At 2am we float quietly away in a dead calm from Ft. Lauderdale’s Harbor Town Marina. Allen and his son, Grant, are at the helm. Down below in our separate berths are Cara, Kate (Grant’s fiancée), and me–sound asleep with the promise of waking to a tropical vacation in the Bahamas. As we enter the Atlantic Ocean, we take a southerly route seeking a better angle on the Gulf Stream. The dark night skies are a perfect canvas to various lightening strikes and distant storm cells on the eastern horizon. They are far away so Allen and Grant just enjoy the show.

A new cell appears and begins approaching from the south. Father and son debate about turning around and returning to Ft. Lauderdale, but decide it’s possible to squeak between the two cells and so they press on. A nice southerly wind comes up, blowing about 12-14 knots, so the small crew raises the sails and sail close-hauled on a course just north of Bimini. After four hours of sailing, we are about 10 miles from Bimini and most of the crew is still sleeping. Another cell approaches from the west. The early daylight exposes the very dark, black ominous color of the approaching storm so we decide to bring down the sails.

Allen gets the jib in and immediately notices that in addition to the dark color, the approaching cell has very strong winds and is rapidly approaching. Just as he starts to lower the large main sail, the incoming 45-knot blast strikes the boat. The wind rotates Gémeaux about 90 degrees and rips the sail off the top two cars that attach it to the mast. As the wind continues to rock the boat, a three-foot section of the sail remains clinging to the top of the mast as the rest of the heavy canvas sail collapses on the deck. Grant is at the helm trying to maintain our position into the wind to reduce the amount of blow onto the boat. I’m sound asleep when I hear Cara at the foot of my bed yell, “Mommy, you need to get up—we’re in a big storm and we lost the sail.” Gathering my wits and fumbling into my life vest, I stumble up to the boom where Allen is wrestling with the wind trying to stuff the sail back into the bag. The boom swings back and forth several feet as the wind whips us around. I’m grateful to have had enough wit to put on my life vest as I’m sure it’s only a matter of minutes before the boom sends me flying over the edge into the sea. Or worse, it sends Allen overboard, the only person capable of sailing this vessel. The broken sail, no longer attached to the mast, is hanging off the back of the boat—the wind determined to blow the sail completely overboard. Adrenalin and teamwork collaborate as Allen pushes on one side and I push on the other and slowly we negotiate the unwieldy mass of canvas back into the sail bag. The tropical vacation in the Bahamas has begun.

We limped into Big Game Club Marina with our 3-foot storm souvenir hanging sadly from the top of the mast. Allen sent me up in the bosun chair to fetch the remainder. Dinner ashore that night was especially nice and all slept well. Heavy winds continued the next day as we pushed off the dock at North Bimini for Honeymoon Harbor. Waves, current, and 13-15 knots of wind, gusting up to 30 knots made progress slow. We decided to duck into a nearby bank which was much smoother but still windy. Honeymoon Harbor had waves breaking across the entrance so instead we anchored off the east side at Gun Cay.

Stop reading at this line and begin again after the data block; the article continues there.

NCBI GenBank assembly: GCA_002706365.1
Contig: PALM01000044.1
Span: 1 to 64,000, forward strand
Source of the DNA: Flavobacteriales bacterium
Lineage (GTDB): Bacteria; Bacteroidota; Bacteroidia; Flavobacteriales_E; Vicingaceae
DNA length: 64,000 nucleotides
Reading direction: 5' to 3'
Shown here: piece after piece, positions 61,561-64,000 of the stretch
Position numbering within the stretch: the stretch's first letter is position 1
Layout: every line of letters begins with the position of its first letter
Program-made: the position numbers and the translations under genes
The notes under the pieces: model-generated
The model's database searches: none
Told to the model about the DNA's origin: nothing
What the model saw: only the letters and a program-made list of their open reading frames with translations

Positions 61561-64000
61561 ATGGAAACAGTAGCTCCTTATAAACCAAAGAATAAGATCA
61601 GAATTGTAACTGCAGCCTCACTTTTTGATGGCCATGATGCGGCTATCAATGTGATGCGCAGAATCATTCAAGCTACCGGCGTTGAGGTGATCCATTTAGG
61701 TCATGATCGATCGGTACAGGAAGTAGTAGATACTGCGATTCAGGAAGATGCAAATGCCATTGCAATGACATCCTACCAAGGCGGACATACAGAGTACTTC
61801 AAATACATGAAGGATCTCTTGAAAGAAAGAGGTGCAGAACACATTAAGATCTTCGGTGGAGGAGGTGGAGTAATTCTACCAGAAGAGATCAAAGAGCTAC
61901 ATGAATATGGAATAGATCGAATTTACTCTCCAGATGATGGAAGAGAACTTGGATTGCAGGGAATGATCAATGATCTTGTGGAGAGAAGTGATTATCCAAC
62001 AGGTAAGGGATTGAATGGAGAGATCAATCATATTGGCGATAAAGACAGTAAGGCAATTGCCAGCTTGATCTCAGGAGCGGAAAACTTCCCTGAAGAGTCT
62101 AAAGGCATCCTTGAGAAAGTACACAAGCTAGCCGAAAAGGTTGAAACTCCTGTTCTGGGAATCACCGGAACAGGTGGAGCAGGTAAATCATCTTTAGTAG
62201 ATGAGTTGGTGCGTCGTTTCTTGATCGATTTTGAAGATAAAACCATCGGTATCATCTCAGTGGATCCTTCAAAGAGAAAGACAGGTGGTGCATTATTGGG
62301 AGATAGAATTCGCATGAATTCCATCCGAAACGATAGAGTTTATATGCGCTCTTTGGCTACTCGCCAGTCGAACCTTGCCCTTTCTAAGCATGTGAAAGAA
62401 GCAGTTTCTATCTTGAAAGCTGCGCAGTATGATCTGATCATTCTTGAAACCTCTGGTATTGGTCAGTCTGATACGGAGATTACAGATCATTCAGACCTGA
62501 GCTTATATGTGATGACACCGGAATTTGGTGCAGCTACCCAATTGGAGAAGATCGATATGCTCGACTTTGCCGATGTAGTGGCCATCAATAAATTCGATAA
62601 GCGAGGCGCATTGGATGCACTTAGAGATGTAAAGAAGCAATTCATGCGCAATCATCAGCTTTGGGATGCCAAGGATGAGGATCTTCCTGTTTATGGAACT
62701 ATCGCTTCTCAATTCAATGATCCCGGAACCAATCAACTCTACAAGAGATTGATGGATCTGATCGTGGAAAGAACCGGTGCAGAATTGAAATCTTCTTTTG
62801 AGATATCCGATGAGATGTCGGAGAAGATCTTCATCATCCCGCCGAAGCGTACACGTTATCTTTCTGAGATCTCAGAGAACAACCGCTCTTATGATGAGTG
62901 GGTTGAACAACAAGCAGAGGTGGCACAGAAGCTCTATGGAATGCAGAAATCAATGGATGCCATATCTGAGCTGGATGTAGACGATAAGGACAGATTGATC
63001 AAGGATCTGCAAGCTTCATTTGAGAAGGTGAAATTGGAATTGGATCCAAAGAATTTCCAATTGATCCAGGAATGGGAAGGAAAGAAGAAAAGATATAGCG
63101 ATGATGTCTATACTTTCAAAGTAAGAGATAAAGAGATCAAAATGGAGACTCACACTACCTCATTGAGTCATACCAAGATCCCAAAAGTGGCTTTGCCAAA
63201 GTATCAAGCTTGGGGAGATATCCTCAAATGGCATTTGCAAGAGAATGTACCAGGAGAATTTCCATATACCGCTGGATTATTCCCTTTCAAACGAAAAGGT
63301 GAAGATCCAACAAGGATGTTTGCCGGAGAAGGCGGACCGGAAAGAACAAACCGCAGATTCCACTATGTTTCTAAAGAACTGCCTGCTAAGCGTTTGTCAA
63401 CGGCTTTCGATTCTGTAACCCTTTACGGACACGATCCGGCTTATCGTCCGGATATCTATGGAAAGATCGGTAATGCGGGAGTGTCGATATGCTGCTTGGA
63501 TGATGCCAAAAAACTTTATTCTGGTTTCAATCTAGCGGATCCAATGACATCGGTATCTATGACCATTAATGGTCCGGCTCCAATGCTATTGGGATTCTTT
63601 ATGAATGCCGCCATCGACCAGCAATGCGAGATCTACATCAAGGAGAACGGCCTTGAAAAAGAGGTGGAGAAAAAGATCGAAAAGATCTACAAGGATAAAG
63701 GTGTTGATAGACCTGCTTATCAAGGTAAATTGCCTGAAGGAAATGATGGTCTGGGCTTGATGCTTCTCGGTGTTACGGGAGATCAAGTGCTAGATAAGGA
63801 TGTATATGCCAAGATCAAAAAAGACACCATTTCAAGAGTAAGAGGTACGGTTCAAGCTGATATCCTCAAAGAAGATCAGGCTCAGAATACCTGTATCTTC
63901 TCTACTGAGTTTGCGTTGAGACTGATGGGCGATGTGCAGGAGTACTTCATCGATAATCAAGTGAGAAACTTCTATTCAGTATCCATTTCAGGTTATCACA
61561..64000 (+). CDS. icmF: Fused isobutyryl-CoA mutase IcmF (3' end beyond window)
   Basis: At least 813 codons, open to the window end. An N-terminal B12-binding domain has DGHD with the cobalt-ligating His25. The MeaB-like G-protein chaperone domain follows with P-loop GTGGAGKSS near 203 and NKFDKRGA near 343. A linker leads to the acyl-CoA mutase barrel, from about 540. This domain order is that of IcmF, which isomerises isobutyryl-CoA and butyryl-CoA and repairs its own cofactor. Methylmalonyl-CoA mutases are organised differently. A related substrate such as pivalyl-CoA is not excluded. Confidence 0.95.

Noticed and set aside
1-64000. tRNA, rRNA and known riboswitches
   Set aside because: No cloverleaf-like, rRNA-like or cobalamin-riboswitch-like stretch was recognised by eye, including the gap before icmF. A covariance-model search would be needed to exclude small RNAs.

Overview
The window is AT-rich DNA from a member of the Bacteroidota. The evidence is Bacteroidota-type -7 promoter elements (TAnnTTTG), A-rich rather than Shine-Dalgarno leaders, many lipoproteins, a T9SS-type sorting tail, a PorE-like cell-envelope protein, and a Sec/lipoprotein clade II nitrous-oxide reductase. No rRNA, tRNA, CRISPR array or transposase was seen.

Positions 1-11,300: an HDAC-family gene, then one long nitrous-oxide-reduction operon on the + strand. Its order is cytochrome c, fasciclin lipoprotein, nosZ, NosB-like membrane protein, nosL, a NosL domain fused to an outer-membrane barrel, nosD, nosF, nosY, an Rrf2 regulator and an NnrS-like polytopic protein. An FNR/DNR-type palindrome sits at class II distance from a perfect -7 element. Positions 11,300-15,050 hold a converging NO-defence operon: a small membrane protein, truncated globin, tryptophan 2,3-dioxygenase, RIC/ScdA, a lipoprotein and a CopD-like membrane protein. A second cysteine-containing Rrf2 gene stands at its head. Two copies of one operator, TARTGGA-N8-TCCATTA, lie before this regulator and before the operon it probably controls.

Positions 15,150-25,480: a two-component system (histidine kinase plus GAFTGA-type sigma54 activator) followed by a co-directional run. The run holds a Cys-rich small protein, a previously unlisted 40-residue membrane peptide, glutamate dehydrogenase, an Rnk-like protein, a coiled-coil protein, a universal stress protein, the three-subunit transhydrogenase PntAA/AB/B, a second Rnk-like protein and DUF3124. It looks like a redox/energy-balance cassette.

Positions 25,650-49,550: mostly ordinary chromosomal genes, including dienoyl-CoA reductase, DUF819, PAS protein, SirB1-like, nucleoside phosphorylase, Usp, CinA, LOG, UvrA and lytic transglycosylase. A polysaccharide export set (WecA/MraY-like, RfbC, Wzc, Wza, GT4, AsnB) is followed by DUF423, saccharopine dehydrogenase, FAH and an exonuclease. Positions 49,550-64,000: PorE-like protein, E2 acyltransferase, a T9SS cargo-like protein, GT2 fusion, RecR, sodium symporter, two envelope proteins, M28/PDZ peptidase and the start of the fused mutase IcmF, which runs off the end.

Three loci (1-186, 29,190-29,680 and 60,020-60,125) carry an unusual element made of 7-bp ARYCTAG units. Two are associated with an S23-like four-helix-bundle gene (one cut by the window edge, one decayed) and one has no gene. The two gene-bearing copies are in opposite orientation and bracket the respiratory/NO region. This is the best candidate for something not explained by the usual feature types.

Determined to see Honeymoon Harbor, we took the dinghy to shore and enjoyed a magnificent welcome by 20-30 stingrays surrounding our approaching vessel and slithering around our ankles in the shallow water. A little creepy at first but a very cool experience. Winds finally dropped around midnight finally providing calm.

Winds remained light the next day as we departed Gun Cay and finally anchored in Honeymoon Harbor. Snorkeling proved fruitless as the wind had stirred up the seas so much that visibility was really poor. We left around noon and headed to Nixon Harbor at South Bimini, where we anchored about ¾ miles offshore near the marked channel to an abandoned marina. After we navigated a very shallow anchorage, we snorkeled around Round Rock where we discovered lobsters hiding in the rocks. Determined to have a lobster feast, Grant and Kate made some very creative attempts to catch the spiny creatures with very effective claws. The lobsters won.

The tapering winds seemed the perfect invitation for mosquitos to take up residence on Gémeaux. Grant and Kate appeared to have the best-tasting blood as most of the mosquito army targeted their berth. Of course, we discovered the newly-installed generator wasn’t yet working so without air conditioning, we had to choose between blood thirsty biting beasts or hot, sweaty temperatures.

There was a lot of shuffling between indoor and outdoor sleeping spots and finally at 4am, we declared the mosquitos victorious and took up the anchor and headed out in the dark. Wind was dead calm, which didn’t make any difference since our 3-foot sail remnant wouldn’t have been sufficient to sail anyway. One final mean-looking storm cell hovered over the distant Miami and Ft. Lauderdale skyline but turned out to be only a fabulous photo opp. Alas, a 6-hour motor back to civilization landed us back in the safety of civilization, car accidents, and random shootings. Wonder if we’ll ever get Kate and Grant back on Gémeaux again?

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